Dr. Gad-el-Hak's analytical, numerical, and experimental research on the characterization of superhydrophobic coatings resulted in better understanding of the fledgling field. Twenty journal publications, including two invited review papers [31,32], resulted from his three-year effort. Two measurement techniques were introduced for the first time: (i) an in situ, noninvasive probe to assess the longevity of such coatings and (ii) a method to measure the coating's thickness down to the micron scale as well as the amount of entrapped air in the coating's micropockets [3134]. Additionally, using electrospinning, Gad-el-Hak advanced a cost-effective fabrication technique that can produce superhydrophobic surfaces with both random and aligned fibrous micro/nanostructures. He also developed an alternative method for engineering affordable superhydrophobic surfaces by randomly depositing size-controlled hydrophobic aerogel particles on a substrate. Dr. Gad-el-Hak advanced theoretical and experimental strategies to characterize the micro/nanostructure of the surface morphology. His research showed that the laboratory-scale surfaces could be scaled-up for marine applications.

To commemorate the 90th Anniversary of the ASME Fluids Engineering Division, Professor Mohamed Gad-el-Hak delivered the plenary talk “Nine Decades of Fluid Mechanics” at the ASME FEDSM 2016 meeting, July 10–14, 2016, Washington, DC. His talk was published in October 2016 in a special issue of the ASME Journal of Fluids Engineering. In this review paper [35], Gad-el-Hak covered the progress in fluid mechanics during the period 1926–2016. He described selected experimental, theoretical, and numerical advances, and elucidated the grand benefits of inventing the computer and the laser to the field of fluid dynamics.

Dr. Gad-el-Hak's research covers a remarkable range of Reynolds, Mach, and Knudsen numbers. His recent work on hypersonic flows identified a new principle for aerodynamic heating [36,37]. The resulting five journal papers were independently highlighted in 2018 by two prestigious publications: American Institute of Physics' SciLight, and Oxford's National Science Review.

In his role as an engineering professor, Gad-el-Hak developed a unique writing course for advanced undergraduate and beginning graduate students in science and engineering [38]. The class is writing intensive and, through assessments, has proven to be more effective than similar classes taught by English and communications faculty. The semester-long course has also been offered as a short course in other universities. His superbly penned essay for The Chronicle of Higher Education, “We Must Stop the Avalanche of Low-Quality Research” [39], was chosen in 2011 by the British Science Council to be part of a standardized English examination.

Professor Gad-el-Hak has served as editor of eight international journals including Applied Mechanics Reviews, AIAA Journal, and Bulletin of the Polish Academy of Sciences. Gad-el-Hak is also a contributing editor for McGraw-Hill's Year Book of Science and Technology, for Springer-Verlag's Lecture Notes in Engineering and Lecture Notes in Physics, and for CRC Press's Mechanical Engineering Series. He serve as a consultant to the United Nations, the governments of 12 countries, and many industrial and academic concerns. Professor Gad-el-Hak has been a member of many advisory panels for the U.S. Department of Defense (DOD), Department of Energy (DOE), National Aeronautics and Space Administration (NASA), and National Science Foundation (NSF).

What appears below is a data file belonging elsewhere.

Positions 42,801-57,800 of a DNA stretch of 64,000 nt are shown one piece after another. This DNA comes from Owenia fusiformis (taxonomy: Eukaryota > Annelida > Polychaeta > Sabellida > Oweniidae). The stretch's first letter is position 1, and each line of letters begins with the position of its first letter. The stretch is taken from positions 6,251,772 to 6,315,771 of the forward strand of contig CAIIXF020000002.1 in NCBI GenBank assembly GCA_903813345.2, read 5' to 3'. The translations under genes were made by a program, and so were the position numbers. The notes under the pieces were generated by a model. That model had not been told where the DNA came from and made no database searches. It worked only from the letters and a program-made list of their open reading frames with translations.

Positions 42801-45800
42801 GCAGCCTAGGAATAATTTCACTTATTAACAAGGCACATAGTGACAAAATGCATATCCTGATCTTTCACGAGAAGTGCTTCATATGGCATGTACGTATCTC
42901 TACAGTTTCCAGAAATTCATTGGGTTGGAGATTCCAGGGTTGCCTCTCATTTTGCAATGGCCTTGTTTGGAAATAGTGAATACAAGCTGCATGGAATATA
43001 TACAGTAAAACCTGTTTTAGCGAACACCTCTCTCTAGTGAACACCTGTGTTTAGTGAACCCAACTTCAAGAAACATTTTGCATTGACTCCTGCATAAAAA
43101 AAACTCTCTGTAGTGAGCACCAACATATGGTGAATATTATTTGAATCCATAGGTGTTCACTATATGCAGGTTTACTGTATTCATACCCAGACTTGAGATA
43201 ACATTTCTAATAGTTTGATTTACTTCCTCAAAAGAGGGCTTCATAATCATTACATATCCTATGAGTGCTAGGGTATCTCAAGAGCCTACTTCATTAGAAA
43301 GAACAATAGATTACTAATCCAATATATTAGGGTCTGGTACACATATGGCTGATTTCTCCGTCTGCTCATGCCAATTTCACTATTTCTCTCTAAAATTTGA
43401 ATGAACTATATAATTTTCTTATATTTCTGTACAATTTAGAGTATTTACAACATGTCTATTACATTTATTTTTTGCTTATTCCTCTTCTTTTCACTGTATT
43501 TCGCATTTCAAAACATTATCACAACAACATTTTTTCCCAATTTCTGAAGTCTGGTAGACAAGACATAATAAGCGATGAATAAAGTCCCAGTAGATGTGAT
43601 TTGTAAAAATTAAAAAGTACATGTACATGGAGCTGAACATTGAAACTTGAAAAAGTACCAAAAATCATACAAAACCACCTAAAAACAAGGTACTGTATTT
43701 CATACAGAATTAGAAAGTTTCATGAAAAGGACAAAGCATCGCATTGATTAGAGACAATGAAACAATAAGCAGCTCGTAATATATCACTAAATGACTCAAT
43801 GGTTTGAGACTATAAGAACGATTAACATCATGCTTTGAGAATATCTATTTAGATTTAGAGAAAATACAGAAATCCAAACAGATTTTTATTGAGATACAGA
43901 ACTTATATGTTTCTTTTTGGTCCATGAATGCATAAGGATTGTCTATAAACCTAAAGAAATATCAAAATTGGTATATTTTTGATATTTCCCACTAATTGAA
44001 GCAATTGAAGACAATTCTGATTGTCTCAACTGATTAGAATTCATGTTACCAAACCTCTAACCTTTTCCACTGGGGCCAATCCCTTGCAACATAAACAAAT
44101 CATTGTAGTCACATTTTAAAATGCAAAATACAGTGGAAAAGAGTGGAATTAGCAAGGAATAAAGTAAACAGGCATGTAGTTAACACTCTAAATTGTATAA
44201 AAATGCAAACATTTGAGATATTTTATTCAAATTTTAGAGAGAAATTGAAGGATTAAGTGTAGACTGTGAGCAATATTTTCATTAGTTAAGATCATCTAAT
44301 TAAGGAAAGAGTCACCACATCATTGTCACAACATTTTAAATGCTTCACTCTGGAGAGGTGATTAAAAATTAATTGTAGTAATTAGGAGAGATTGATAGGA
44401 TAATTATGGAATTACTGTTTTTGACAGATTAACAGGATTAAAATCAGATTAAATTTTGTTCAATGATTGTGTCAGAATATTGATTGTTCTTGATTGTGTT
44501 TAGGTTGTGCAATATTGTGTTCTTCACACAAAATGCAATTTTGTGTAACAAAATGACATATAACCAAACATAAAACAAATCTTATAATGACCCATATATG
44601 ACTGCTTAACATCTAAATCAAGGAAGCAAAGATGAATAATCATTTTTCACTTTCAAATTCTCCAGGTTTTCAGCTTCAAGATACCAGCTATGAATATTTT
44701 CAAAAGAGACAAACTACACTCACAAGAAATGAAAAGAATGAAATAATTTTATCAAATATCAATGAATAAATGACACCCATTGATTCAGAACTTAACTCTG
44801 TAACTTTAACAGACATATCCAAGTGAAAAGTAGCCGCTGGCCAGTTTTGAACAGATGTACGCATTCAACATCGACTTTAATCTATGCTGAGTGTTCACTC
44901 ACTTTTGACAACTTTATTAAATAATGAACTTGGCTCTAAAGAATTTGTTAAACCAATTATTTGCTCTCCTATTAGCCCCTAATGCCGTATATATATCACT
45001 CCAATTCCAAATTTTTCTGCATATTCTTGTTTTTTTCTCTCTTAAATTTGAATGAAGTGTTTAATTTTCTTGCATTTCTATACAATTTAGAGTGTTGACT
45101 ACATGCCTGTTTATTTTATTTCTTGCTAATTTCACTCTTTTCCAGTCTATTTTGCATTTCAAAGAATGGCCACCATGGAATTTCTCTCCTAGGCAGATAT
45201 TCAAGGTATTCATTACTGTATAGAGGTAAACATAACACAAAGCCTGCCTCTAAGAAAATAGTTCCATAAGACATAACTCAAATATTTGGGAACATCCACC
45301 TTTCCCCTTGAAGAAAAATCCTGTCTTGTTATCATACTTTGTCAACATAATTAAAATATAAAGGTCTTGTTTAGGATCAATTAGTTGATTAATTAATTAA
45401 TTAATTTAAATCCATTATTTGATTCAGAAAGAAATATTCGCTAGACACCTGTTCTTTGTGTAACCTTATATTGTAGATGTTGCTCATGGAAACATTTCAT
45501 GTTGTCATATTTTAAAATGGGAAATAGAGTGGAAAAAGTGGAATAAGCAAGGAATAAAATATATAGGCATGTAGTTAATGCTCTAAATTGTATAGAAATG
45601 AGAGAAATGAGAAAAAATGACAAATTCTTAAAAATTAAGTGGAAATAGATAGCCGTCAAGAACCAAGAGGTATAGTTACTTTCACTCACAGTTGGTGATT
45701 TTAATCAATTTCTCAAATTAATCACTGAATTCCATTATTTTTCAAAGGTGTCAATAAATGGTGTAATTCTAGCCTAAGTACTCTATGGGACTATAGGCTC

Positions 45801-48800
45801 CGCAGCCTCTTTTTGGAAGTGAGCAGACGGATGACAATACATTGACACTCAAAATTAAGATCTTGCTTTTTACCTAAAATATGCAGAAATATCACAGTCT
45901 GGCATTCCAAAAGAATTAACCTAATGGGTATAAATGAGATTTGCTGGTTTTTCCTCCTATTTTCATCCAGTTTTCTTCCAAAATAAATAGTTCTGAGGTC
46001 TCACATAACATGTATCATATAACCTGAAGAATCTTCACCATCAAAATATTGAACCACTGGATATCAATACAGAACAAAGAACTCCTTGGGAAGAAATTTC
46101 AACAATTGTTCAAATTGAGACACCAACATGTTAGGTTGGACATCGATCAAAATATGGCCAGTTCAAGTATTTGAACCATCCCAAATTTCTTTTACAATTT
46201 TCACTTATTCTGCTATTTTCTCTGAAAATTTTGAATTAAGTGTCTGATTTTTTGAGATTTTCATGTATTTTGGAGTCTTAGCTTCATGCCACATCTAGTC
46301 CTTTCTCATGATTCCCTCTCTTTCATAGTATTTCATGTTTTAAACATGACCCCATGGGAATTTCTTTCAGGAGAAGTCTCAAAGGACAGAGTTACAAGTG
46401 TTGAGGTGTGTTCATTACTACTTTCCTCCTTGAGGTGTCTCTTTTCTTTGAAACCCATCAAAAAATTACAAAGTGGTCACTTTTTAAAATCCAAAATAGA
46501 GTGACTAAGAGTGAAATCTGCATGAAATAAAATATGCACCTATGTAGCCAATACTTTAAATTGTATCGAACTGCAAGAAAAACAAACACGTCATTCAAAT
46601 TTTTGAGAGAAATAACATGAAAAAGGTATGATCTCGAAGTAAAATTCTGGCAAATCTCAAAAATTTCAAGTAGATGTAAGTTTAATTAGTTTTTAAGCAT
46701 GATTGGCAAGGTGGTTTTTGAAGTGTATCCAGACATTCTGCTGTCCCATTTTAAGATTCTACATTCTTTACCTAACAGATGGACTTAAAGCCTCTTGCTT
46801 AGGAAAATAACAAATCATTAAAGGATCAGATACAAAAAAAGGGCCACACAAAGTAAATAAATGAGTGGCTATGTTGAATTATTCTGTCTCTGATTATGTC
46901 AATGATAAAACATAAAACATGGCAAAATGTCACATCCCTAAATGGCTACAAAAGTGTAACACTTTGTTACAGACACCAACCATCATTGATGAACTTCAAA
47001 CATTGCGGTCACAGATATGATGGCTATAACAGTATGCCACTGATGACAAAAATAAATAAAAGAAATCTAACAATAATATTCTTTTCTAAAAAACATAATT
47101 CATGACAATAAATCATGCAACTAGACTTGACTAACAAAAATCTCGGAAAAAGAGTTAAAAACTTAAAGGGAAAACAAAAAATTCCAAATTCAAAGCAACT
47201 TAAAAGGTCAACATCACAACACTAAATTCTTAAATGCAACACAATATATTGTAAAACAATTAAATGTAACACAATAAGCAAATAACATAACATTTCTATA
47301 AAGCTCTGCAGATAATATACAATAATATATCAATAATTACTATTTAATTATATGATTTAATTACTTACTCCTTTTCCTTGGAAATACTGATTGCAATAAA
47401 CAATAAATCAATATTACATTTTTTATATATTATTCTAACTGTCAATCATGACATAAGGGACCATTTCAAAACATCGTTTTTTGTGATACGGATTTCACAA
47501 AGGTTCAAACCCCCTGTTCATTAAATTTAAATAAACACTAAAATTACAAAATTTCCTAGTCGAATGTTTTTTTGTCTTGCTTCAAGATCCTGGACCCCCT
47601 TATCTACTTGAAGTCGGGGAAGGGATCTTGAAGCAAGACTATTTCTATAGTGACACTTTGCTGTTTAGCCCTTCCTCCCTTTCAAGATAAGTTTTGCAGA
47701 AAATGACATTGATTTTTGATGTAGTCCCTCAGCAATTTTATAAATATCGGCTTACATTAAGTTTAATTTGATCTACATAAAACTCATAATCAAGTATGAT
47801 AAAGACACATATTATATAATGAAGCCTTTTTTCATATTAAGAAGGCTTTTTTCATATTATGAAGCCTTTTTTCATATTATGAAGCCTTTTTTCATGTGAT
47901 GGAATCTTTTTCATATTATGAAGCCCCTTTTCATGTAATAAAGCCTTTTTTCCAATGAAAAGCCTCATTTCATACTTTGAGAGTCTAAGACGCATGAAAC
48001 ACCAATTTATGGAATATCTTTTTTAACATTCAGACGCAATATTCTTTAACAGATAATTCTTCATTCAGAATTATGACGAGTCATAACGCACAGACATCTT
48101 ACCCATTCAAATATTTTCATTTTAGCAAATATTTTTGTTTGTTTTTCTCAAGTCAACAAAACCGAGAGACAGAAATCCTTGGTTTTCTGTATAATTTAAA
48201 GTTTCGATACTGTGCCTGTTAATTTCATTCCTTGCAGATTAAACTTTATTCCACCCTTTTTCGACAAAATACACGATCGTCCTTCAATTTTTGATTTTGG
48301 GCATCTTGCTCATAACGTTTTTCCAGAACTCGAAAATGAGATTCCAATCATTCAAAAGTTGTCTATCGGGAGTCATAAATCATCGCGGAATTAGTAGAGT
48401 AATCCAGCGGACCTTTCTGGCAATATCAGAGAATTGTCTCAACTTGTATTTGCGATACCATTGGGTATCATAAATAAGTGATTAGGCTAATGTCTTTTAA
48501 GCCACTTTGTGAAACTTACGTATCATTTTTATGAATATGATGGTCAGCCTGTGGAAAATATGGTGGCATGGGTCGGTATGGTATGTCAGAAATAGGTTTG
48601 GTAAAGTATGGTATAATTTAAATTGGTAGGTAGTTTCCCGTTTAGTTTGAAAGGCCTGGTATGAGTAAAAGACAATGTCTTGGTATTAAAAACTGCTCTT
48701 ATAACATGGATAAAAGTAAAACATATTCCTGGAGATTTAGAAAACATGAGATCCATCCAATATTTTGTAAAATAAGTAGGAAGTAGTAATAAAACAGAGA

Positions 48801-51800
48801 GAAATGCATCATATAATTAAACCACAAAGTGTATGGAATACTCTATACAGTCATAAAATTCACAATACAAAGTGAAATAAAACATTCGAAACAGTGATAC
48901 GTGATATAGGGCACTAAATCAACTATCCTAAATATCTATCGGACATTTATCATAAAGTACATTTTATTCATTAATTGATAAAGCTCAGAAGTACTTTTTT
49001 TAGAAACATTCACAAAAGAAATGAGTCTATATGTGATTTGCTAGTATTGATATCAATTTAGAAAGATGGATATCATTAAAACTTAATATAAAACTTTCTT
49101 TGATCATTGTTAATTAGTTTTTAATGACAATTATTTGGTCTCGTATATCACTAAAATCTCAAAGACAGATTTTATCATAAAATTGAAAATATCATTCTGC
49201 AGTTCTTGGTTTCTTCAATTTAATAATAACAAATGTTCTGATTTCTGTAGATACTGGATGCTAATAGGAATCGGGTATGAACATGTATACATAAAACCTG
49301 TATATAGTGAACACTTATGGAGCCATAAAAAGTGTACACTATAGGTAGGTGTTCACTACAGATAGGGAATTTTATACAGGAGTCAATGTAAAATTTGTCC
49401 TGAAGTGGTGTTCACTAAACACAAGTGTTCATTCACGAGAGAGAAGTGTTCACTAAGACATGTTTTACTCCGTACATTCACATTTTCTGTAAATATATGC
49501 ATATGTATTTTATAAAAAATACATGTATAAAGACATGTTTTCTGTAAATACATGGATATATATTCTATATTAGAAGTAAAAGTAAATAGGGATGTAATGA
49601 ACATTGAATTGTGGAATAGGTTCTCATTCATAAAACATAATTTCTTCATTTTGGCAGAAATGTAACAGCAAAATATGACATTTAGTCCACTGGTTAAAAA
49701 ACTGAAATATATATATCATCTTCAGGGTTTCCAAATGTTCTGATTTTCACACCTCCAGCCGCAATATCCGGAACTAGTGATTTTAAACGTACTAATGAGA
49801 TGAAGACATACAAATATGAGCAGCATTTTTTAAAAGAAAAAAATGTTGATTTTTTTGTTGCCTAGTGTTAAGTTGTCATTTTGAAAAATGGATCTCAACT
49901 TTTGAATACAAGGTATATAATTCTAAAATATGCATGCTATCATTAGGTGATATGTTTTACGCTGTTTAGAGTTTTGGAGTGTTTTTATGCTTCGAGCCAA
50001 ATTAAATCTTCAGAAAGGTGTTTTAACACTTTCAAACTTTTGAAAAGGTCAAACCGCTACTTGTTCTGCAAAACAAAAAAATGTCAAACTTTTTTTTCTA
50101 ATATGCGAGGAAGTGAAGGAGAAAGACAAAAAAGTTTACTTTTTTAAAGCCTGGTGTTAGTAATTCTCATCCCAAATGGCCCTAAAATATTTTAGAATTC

In testament to Dr. Gad-el-Hak's successes, he has been the elected Fellow of the American Academy of Mechanics (AAM) [40], American Association for the Advancement of Science (AAAS), American Institute of Physics (AIP), American Physical Society (APS), and American Society of Mechanical Engineers (ASME). In addition, Gad-el-Hak is the recipient of numerous international awards, for example, the 14th Freeman Scholar Award by the American Society of Mechanical Engineers [41], the Japanese Government Research Award for Foreign Scholars, and the German Alexander von Humboldt Prize. He was designated an ASME Distinguished Lecturer as well as inducted into the Johns Hopkins Society of Scholars in 2002. In 2016, Dr. Gad-el-Hak was awarded an ASME Medal for seminal contributions to the discipline of fluids engineering. In the same year, he also received an ASME certificate of appreciation in testimony of the high regard of his associates and the deep appreciation of the society for his valued services in advancing the engineering profession.

On the occasion of his 75th birthday, and on behalf of his friends, colleagues, and students all over the globe, the present authors wish Professor Mohamed Gad-el-Hak a continuous active life in happiness and good health, and a very happy birthday!

References